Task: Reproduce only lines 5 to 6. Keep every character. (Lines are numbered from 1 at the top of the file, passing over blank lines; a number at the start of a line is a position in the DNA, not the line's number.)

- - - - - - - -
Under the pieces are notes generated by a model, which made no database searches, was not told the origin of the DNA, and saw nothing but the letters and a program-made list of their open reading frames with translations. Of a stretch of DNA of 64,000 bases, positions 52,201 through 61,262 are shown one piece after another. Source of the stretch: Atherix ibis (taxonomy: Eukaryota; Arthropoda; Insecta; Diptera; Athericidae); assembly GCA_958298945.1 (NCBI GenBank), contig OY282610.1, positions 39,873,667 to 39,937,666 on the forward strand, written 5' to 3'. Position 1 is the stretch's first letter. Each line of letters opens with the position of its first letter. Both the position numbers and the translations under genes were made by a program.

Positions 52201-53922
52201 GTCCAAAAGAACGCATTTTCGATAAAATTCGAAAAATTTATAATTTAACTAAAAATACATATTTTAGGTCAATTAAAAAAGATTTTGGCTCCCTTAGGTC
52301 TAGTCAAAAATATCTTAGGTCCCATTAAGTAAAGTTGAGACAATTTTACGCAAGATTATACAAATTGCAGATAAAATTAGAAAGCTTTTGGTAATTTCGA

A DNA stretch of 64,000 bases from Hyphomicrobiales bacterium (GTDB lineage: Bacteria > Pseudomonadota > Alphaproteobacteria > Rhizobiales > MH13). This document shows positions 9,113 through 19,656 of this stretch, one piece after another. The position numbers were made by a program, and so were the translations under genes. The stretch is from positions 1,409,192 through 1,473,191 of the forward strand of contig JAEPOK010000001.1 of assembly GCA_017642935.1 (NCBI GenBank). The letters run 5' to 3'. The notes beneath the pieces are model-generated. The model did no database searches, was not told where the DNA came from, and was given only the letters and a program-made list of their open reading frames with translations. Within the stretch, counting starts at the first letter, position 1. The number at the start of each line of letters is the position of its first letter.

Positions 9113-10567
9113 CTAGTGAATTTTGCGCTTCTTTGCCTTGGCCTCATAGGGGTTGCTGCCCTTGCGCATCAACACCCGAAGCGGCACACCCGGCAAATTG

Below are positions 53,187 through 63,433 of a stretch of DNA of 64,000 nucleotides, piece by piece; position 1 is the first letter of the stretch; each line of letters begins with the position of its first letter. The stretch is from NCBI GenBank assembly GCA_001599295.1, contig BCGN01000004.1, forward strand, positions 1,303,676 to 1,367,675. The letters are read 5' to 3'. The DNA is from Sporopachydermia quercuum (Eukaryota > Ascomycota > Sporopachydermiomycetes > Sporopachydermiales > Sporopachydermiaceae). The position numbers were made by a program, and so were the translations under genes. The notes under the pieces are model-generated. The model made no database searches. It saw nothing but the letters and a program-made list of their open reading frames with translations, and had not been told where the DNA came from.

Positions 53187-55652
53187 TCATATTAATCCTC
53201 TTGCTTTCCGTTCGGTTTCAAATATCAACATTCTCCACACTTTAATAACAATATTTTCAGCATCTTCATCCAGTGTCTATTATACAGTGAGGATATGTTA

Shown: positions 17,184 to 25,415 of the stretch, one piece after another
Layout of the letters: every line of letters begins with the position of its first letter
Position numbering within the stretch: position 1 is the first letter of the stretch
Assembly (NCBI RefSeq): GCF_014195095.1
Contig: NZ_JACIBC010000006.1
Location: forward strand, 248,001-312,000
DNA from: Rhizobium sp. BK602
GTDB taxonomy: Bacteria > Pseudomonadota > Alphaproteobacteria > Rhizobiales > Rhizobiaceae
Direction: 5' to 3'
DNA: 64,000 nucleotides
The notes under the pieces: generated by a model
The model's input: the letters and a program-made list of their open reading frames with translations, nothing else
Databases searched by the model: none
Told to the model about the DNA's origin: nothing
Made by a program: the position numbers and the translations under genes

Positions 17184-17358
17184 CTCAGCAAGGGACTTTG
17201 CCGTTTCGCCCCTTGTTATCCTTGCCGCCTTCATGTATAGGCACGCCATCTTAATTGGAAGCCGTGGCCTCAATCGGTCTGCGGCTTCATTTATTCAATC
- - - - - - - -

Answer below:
A DNA stretch of 64,000 bases from Hyphomicrobiales bacterium (GTDB lineage: Bacteria > Pseudomonadota > Alphaproteobacteria > Rhizobiales > MH13). This document shows positions 9,113 through 19,656 of this stretch, one piece after another. The position numbers were made by a program, and so were the translations under genes. The stretch is from positions 1,409,192 through 1,473,191 of the forward strand of contig JAEPOK010000001.1 of assembly GCA_017642935.1 (NCBI GenBank). The letters run 5' to 3'. The notes beneath the pieces are model-generated. The model did no database searches, was not told where the DNA came from, and was given only the letters and a program-made list of their open reading frames with translations. Within the stretch, counting starts at the first letter, position 1. The number at the start of each line of letters is the position of its first letter.

Positions 9113-10567